The sad fact at the moment is that despite the many natural attractions of visiting Australia as a tourist, this is unlikely to become a reality while the Covid-19 pandemic rages unchecked around the world. Australia has a strict policy on entry to the country at the moment that prohibits anyone who is not an Australian citizen or resident from entering. Even many Australians cannot get back to their own country because of caps on flights, the cost of flights and the cost of mandatory 2-week quarantine. This article is written in the hope that eventually things will get back to ‘normal’ and foreigners will once again be welcome to visit Australia.
Visiting Australia as a Tourist – three Categories of entry Pre and Post-Covid
Australian citizens, Australian permanent residents and New Zealand citizens do not need any documents on arrival at any Australian international airport or port of entry by boat.
Citizens of just over 30 countries, mostly in Western Europe, North America and the wealthier countries of South East and East Asia, only need an electronic travel authority (ETA) obtained through an internet application for relatively short periods of travel as tourists or study, but not to work. There is a bare minimum of paperwork and only a small fee of $Aus20 for an ETA which lasts for 12 months from the date of issue. Once an ETA has been granted, the holder can travel to Australia for tourism or short term study purposes for 3 months at a time. The only requirement apart from the ETA is a valid passport, one that has a minimum of 6 months validity left on it.
All other prospective tourists wishing to visit Australia as bonafide tourists must obtain a Visitor Visa (subclass 600) before arrival. There are a number of documents that must be submitted with the visitor visa application and a fee paid.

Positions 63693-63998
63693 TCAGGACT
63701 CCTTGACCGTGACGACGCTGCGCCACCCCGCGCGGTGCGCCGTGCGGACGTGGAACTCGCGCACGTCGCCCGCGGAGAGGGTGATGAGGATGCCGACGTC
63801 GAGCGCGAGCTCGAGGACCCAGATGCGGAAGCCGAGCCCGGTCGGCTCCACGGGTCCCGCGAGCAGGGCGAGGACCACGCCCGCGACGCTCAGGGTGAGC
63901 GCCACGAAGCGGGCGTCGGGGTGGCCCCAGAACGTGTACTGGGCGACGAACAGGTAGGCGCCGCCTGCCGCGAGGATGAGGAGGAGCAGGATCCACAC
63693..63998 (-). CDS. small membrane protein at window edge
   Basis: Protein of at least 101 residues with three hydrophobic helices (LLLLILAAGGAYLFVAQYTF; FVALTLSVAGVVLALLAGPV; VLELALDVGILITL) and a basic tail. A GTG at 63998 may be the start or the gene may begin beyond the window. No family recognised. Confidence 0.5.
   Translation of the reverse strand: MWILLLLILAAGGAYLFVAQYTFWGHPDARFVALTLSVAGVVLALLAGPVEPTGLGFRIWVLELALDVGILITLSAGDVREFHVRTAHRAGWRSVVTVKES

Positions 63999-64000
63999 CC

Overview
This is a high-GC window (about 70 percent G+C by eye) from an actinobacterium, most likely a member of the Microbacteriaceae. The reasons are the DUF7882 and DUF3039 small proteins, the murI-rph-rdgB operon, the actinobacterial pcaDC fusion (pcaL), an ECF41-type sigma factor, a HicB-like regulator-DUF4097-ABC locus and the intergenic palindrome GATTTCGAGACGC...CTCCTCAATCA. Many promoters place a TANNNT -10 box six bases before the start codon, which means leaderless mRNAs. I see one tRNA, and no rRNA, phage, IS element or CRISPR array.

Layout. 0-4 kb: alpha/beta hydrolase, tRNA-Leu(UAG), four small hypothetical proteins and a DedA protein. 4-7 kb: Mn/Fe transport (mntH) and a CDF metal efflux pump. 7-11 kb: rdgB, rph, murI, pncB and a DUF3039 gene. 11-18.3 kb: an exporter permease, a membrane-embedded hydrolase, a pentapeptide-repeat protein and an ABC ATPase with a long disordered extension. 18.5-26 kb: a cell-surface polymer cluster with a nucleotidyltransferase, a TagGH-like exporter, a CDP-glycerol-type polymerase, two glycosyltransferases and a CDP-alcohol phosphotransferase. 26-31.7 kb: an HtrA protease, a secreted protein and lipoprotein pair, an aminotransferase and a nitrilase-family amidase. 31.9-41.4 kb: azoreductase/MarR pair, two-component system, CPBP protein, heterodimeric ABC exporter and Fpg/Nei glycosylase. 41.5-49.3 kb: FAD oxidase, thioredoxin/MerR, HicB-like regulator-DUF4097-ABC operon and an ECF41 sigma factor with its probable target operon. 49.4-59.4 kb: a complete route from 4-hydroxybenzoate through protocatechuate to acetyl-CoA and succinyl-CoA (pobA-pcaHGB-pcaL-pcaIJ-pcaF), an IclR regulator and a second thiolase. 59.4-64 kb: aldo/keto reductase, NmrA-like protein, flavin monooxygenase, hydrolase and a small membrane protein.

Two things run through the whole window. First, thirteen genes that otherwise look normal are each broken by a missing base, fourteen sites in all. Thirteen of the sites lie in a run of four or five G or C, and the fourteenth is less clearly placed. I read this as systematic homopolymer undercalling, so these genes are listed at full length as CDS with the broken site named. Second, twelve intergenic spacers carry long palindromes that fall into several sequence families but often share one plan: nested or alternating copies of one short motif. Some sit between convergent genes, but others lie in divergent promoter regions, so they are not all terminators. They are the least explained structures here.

Like any visa classes, even in normal times, e.g. the ‘normal’ pre-Covid times, you could expect to take several weeks before a visa was granted. It is always best to plan well ahead and make sure you understand what the rules are before booking a flight to Australia.
Also, note that the official language used in Australia is English. That means that all documents that are required for submission with the visitor visa application must be in English or translated into English by an accredited translator. If an Australian based translator is used, then make sure they have accreditation with NAATI, the national accreditation authority that is recognized by Australian government departments. If a foreign-based translator is used, then the translated documents should be certified b the translator and notarized before submission.
Documents needed for a Visitor Visa
Note that the list of documents may depend on your personal circumstances. Australian immigration authorities may ask for further documentation if they want confirmation of your exact reason for a visit. Here is a list of the most common documents required to gain a visitor visa.
- Valid passport:
Notarised copies of each page of your passport.
- Reason for visit:
If this is for travel and tourism, then you may need to provide:
- An itinerary of the places you wish to visit
- Confirmation of accommodation booked
- Confirmation of outward and return flights
- Financial status:
You need to show that you have sufficient funds to last you comfortably while in Australia. Documents that may be requested to support your visa application may include:
- Bank statements
- Other assets
- Pension confirmation if you are of pension age
- Employment confirmation e.g. nature of employment or self-employment including proof that you are to return to work after your visit.
- Health status:
You may be asked about your health condition. You may be asked for a recent medical check and/or chest x-ray. You may be asked to show evidence of travel / medical insurance.
- Character reference:
You may be asked for a character reference from someone standing in your community who knows you or a police criminal record certificate.
- Recent photos:
You will be asked for 2 recent passport-sized photos each. These should be of passport quality, e.g. taken in the good light, pale uniform background, no hair obscuring the face, hat or sunglasses on, no smiling.